Oh, and seeing the Aurora Australis was an unforgettable experience as well!
New Flying Experiences: Seaplanes and Lisunov Li-2
Besides the above which was about as unique as a flying experience can get, I also had a chance to try two other types of flights for the first time.
The first of those were two flights on seaplanes in the Vancouver area during a review trip I did together with my friend Philippe. During our stay in Vancouver, we did a side trip to Vancouver Island, flying with Seair Seaplanes from Vancouver International Airport to Nanaimo, and then back with Harbour Air from Victoria to Vancouver Harbour.
We were both surprised by how smooth the water take-offs and landings were.
The second of those was my first flight on a radial engine-powered aircraft. During a trip to Europe, I was able to take a scenic flight over Budapest on the last airworthy Lisunov Li-2 – the Soviet version of the DC-3.
The flight was organized as part of celebrating the 50th birthday of Tupolev Tu-154.
Reviewing Products I Haven’t Flown Before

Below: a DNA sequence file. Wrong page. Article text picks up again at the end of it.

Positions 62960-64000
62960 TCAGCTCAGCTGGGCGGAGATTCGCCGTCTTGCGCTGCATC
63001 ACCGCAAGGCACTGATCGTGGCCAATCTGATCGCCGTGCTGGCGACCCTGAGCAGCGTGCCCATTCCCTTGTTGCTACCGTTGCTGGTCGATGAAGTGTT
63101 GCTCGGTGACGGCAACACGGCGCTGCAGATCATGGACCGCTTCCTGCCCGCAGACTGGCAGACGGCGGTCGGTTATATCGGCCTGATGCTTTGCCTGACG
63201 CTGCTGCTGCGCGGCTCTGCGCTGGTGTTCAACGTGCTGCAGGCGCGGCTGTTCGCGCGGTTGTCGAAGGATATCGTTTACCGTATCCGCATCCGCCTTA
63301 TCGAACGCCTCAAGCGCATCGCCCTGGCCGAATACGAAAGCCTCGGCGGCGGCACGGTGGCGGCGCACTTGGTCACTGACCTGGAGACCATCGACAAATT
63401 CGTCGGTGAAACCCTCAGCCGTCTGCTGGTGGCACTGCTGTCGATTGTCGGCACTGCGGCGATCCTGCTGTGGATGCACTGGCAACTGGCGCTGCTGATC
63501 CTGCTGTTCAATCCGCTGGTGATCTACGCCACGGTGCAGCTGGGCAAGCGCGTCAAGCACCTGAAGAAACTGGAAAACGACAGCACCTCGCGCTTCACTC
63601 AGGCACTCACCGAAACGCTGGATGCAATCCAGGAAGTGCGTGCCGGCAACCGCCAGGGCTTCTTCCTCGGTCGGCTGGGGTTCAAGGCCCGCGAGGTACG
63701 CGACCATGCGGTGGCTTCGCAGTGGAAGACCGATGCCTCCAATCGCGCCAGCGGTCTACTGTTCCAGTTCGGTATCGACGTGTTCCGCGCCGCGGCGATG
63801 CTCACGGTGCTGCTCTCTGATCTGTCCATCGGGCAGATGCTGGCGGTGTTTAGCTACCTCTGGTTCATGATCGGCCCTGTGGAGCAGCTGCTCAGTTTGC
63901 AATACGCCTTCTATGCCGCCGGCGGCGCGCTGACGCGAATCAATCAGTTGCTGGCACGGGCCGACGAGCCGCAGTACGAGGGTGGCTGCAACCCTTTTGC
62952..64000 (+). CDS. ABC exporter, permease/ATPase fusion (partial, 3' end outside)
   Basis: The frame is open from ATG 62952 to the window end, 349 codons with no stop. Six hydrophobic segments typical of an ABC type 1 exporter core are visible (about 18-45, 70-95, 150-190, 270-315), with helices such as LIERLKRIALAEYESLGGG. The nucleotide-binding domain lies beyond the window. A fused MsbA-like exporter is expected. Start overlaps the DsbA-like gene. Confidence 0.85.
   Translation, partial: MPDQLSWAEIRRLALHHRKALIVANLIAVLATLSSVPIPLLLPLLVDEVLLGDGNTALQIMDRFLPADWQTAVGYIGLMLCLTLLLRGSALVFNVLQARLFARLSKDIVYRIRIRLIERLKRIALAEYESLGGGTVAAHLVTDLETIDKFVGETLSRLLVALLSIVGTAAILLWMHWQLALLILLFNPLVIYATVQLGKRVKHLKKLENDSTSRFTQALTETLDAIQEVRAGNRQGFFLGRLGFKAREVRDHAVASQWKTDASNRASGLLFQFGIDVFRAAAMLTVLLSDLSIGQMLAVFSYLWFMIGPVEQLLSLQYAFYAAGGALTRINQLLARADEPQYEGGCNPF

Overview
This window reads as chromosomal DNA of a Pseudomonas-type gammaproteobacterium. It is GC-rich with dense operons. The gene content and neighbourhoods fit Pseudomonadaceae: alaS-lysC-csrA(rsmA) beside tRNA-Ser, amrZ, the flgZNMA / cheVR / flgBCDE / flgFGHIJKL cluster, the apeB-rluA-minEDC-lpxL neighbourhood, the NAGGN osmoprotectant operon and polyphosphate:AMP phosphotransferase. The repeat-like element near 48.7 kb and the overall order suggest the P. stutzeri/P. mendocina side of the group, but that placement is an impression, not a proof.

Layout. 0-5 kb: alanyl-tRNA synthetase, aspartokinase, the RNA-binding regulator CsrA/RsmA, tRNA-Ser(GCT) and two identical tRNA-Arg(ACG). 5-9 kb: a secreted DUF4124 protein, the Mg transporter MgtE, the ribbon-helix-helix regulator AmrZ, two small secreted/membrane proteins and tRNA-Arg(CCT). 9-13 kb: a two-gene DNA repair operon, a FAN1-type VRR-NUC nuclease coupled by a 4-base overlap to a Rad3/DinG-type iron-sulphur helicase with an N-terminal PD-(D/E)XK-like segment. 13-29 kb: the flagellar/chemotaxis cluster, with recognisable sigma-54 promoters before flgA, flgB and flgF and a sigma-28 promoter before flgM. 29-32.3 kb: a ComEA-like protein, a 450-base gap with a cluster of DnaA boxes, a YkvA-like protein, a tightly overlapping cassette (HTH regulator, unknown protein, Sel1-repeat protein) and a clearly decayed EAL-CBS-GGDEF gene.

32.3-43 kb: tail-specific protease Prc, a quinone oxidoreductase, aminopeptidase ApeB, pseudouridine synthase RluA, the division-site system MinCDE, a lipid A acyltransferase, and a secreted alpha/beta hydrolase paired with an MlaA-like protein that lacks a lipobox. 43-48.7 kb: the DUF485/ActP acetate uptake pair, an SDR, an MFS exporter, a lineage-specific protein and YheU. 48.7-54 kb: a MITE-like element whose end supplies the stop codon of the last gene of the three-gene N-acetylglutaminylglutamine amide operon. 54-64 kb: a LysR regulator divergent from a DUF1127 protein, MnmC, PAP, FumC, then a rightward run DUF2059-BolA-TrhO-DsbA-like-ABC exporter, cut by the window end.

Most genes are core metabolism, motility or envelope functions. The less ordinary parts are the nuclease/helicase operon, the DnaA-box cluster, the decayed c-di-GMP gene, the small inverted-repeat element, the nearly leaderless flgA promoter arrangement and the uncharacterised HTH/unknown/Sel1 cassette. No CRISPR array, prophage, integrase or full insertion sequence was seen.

The rest of my flying for the year could be summarized as “reviewing products I haven’t flown before” and the positioning flights related to that.
As usual, I had a chance to try several economy class products I haven’t flown on (or I haven’t reviewed on this site) before. Those included Qantas which I used to position for the SOFIA flight mentioned earlier, Cathay Dragon, Air Canada, Lufthansa, Aeroflot, and Xiamen Airlines among others.
I also tried several business class products thanks to Qatar Airways’ extremely cheap fare (which I thought was insane until I took advantage of Cathay Pacific’s even crazier first class error fare at the beginning of this year) and by using miles.
With Qatar Airways, I was able to experience all three of its long-haul business class products – the old full flat seat without direct aisle access, the newer reverse herringbone seat, and the newest QSuite, the last of which was an unforgettable experience.